Doctors Protest UnitedHealth-Sierra Health Deal in Nevada

While state regulators have approved UnitedHealth Group's $2.6 billion purchase of Sierra Health Services Inc., Nevada's largest health insurer, the American Medical Association continued its fight against the deal during a congressional hearing Thursday.

The AMA's immediate past president, Dr. William Plested, asked the House Committee on Small Business to urge the federal Justice Department to block the purchase, saying it's part of a trend that will lead to a few big companies "that operate in the interest of shareholders rather than patients."

The Justice Department's approval is the last one needed for the deal to go through. Regulators in Nevada, California and Arizona already have endorsed the plan - although Nevada Attorney General Catherine Cortez Masto still could intervene.

Plested told the House committee that the United Health-Sierra deal will "drastically" reduce competition because United would end up with 80 percent of the HMO market in Nevada, and 94 percent of that market in the Las Vegas area, the state's population center.

Plested argued that the result could be a health insurer able to "raise prices, decrease compensation and reduce quality without fear of meaningful competitive market responses."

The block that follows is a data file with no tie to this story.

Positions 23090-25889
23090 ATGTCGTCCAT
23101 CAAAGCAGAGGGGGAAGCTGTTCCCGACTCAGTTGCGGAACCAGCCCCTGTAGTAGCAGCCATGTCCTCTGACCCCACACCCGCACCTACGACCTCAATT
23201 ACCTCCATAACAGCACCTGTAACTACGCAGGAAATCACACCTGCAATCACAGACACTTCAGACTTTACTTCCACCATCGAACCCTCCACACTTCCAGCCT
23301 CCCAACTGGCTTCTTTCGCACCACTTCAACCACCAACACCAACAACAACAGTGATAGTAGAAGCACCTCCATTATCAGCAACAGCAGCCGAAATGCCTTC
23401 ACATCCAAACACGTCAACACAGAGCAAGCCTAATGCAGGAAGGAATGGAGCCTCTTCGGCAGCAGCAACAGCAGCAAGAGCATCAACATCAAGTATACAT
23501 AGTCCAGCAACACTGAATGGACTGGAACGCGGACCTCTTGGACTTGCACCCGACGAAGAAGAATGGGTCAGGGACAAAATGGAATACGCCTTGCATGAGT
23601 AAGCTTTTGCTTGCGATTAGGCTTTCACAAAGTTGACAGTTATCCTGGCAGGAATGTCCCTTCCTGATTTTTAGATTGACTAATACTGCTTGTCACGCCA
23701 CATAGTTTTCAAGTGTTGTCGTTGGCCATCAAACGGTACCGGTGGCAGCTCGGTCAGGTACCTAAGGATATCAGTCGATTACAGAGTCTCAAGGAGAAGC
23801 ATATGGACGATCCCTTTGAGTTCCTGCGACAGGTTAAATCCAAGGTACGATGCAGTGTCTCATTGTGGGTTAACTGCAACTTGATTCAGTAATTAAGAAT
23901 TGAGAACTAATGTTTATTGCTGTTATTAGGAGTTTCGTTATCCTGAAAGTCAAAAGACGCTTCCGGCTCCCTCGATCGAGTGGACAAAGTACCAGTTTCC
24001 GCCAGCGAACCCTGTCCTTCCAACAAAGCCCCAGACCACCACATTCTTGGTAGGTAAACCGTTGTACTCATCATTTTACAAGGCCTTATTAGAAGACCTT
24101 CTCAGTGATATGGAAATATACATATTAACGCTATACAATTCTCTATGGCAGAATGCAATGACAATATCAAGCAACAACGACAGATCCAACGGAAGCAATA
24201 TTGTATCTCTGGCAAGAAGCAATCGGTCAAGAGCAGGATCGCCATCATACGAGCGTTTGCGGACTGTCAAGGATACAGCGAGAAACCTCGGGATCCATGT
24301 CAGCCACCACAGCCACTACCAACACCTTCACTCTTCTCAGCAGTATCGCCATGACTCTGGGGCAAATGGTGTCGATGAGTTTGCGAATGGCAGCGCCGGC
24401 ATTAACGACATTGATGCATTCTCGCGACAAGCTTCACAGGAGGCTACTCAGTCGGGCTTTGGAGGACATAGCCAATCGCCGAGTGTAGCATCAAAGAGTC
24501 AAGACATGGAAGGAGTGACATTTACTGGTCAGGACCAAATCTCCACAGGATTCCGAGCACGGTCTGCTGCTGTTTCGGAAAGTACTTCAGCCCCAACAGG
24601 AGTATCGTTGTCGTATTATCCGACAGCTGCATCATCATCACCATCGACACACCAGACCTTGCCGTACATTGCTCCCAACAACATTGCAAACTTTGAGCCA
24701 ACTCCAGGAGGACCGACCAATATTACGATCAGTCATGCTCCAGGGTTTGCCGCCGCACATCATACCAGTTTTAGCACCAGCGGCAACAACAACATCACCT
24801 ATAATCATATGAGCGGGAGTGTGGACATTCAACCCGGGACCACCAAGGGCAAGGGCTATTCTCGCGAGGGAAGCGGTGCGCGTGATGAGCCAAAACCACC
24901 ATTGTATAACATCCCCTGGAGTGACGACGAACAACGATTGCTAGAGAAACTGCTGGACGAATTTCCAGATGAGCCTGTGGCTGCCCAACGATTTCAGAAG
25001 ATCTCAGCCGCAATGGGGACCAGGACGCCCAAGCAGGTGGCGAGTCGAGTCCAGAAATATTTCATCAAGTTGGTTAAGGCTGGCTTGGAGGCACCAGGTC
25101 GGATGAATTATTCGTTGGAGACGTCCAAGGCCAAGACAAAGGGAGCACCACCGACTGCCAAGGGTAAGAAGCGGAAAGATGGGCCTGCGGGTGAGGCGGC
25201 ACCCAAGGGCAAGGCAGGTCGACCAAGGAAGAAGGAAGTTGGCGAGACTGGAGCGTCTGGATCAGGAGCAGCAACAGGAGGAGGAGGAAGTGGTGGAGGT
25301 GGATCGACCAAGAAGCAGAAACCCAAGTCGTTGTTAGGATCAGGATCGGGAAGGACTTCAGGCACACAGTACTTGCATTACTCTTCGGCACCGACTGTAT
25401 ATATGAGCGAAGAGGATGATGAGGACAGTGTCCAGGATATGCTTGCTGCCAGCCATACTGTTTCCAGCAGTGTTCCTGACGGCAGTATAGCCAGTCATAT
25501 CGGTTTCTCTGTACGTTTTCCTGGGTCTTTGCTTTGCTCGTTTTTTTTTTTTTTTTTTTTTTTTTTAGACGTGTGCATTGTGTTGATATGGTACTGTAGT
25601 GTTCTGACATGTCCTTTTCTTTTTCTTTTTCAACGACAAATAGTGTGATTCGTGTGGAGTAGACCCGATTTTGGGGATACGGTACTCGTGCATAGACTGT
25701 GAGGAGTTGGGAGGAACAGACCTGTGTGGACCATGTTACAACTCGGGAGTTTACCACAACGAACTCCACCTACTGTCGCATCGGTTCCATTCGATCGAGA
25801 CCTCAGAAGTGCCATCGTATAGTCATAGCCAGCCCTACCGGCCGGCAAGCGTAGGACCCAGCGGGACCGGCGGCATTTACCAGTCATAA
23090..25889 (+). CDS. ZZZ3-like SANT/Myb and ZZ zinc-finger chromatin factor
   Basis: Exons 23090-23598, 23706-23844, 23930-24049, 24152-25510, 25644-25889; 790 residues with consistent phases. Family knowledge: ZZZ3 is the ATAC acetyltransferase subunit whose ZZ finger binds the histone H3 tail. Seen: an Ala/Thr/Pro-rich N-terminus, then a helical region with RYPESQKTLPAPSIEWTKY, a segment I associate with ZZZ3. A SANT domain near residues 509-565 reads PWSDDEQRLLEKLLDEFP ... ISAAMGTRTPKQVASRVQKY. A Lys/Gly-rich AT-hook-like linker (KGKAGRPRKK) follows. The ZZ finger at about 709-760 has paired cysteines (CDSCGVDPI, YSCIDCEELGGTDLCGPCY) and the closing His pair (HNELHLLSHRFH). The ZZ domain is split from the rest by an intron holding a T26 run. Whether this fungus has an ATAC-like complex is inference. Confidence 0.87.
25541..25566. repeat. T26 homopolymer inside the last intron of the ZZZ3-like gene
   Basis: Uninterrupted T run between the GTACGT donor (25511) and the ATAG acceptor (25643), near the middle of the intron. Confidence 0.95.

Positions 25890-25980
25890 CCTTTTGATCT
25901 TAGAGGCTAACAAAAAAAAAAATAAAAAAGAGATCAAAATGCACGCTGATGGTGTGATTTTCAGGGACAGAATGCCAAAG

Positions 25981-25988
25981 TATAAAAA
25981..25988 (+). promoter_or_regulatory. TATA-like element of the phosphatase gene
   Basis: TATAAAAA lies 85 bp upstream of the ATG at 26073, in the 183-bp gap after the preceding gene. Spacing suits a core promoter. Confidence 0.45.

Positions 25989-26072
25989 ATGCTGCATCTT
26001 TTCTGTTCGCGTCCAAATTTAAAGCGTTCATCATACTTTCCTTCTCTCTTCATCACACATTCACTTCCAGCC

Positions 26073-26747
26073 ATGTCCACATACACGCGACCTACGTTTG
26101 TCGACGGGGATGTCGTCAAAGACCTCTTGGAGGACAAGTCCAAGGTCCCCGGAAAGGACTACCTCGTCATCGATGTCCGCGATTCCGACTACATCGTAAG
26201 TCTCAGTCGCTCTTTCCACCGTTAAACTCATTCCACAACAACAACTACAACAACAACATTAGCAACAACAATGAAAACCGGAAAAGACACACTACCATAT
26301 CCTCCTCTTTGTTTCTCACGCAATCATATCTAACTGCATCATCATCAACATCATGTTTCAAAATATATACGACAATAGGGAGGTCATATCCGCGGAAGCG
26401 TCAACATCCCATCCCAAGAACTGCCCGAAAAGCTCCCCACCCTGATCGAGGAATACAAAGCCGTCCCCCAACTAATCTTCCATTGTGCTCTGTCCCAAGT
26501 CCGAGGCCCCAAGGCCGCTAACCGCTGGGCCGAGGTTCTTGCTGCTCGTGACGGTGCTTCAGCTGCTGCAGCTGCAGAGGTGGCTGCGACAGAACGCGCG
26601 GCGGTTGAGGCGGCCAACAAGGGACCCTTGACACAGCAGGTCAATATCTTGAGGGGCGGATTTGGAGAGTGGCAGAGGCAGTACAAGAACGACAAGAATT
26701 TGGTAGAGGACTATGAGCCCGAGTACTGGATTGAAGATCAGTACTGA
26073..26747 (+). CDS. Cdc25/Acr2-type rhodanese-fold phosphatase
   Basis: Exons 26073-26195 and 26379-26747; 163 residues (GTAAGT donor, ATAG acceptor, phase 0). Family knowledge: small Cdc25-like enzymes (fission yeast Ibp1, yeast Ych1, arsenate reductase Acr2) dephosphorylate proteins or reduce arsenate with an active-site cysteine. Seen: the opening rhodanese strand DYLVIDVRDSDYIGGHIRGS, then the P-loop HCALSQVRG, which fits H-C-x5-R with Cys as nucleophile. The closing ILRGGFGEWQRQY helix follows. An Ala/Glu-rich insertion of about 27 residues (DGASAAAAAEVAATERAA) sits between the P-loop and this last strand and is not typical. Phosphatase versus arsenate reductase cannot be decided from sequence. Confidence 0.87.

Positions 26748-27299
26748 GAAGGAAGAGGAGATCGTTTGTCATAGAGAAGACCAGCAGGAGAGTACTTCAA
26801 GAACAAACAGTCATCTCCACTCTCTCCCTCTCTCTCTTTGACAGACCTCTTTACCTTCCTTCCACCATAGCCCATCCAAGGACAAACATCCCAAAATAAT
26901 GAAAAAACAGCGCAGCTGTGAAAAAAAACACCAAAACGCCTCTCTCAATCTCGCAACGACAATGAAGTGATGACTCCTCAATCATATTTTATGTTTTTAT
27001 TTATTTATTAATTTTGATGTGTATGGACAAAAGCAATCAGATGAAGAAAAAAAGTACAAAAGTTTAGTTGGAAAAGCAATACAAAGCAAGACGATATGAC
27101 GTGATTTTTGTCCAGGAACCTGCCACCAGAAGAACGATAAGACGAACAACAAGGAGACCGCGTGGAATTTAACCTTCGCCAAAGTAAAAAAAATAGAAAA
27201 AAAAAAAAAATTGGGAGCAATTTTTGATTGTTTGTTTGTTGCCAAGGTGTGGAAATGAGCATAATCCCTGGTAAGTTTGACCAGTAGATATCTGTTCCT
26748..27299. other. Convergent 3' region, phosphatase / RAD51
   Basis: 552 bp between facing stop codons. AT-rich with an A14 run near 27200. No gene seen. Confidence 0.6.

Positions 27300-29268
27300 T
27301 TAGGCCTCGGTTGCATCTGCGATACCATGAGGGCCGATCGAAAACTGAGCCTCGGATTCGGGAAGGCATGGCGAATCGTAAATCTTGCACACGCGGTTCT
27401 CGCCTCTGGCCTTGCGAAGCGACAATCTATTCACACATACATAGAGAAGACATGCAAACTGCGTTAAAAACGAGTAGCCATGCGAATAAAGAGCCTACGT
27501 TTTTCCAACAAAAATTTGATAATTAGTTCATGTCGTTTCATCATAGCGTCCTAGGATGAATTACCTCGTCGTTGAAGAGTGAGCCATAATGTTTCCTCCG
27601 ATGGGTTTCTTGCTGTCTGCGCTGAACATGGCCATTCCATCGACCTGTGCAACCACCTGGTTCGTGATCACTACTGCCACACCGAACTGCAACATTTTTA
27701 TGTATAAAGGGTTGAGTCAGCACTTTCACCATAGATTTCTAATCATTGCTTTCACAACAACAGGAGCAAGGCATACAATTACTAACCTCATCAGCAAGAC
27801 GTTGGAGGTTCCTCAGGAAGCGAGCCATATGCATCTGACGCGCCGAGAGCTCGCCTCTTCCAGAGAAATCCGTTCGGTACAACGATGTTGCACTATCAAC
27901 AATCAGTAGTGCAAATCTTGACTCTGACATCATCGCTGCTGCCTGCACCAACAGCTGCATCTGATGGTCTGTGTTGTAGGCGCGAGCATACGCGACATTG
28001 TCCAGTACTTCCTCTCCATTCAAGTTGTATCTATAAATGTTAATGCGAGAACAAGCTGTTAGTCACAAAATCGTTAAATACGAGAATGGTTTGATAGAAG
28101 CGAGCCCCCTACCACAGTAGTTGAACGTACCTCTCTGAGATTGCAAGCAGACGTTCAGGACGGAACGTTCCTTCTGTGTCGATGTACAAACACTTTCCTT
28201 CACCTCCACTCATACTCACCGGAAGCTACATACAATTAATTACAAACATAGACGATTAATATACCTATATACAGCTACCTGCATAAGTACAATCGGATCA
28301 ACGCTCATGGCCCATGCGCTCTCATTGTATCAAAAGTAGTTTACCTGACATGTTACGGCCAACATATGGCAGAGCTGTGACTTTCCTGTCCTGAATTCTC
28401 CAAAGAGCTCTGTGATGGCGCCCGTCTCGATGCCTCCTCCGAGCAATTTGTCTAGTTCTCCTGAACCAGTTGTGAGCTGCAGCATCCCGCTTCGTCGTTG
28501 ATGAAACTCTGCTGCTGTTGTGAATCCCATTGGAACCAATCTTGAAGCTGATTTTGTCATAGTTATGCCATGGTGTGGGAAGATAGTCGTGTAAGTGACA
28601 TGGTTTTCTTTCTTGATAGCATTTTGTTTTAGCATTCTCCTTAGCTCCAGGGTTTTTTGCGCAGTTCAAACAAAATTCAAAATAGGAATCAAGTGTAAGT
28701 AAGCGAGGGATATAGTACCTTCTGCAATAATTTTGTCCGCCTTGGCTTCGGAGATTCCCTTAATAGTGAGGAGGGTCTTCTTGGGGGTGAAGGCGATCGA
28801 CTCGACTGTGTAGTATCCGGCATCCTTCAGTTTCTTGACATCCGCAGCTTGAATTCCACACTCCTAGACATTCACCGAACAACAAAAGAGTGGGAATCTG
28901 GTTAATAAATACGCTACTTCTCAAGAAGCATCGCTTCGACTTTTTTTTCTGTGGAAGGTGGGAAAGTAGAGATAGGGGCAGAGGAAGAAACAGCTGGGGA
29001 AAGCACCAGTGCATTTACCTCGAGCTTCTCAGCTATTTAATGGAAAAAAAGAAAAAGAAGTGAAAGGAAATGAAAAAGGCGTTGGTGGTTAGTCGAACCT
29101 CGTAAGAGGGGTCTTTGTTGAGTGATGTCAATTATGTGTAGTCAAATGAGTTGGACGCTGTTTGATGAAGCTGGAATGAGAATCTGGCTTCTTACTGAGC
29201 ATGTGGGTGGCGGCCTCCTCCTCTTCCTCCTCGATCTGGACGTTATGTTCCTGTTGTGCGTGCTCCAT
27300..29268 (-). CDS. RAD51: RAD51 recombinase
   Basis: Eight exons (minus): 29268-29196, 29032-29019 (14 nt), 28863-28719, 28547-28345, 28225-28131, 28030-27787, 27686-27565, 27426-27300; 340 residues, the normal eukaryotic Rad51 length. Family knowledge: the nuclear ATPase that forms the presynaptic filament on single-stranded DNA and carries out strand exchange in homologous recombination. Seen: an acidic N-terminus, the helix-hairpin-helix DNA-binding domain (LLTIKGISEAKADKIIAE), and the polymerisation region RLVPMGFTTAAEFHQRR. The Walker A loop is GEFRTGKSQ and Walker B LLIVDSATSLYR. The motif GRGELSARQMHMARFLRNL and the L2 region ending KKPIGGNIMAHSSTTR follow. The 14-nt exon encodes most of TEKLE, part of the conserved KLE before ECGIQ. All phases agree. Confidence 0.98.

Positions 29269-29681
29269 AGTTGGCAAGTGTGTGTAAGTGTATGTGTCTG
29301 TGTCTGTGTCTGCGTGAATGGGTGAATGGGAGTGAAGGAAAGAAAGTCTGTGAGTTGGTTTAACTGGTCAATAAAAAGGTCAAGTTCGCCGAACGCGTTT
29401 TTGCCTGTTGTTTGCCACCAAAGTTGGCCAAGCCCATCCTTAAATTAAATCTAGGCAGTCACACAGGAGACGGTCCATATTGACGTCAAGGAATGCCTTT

UnitedHealth spokesman Tyler Mason disputed Plested's percentages, saying the market share of the combined companies would be only 28 percent statewide and 33 percent in the Las Vegas area.

Mason also said that UnitedHealth and Sierra promised there would be no premium increases "as a direct result of this merger," and the goal is "to better serve consumers in Nevada."

He added that Aetna plans on more Nevada business - meaning more
competition, not less.

Sierra Health spokesman Peter O'Neill said discussions involving Sierra, UnitedHealth and the Justice Department are likely to continue "for the next several weeks." He also said the companies are cooperating with the Nevada attorney general's requests for information.

During hearings in Nevada, representatives of the two companies sought to reassure regulators that Las Vegas-based Sierra Health
would retain its own leadership and expand services without raising

While Nevada's insurance commissioner has approved the deal, Cortez Masto could go to state or federal court if she determines there's an antitrust violation.

Conditions imposed by state Insurance Commissioner Alice Molasky-Arman include a requirement that no acquisition costs be passed onto consumers or health care providers; and that premium costs and provider fees not be increased as a result of the deal.

The insurance commissioner also said local home office, management and employment should continue; and benefit plans shouldn't be scaled back.

Sierra Health has 310,000 members in employer-sponsored plans in Nevada and another 320,000 people in plans for retirees and government workers. The company posted 2006 profit of $140.5 million on revenue of $1.72 billion.

(Copyright 2007 by The Associated Press. All Rights Reserved.)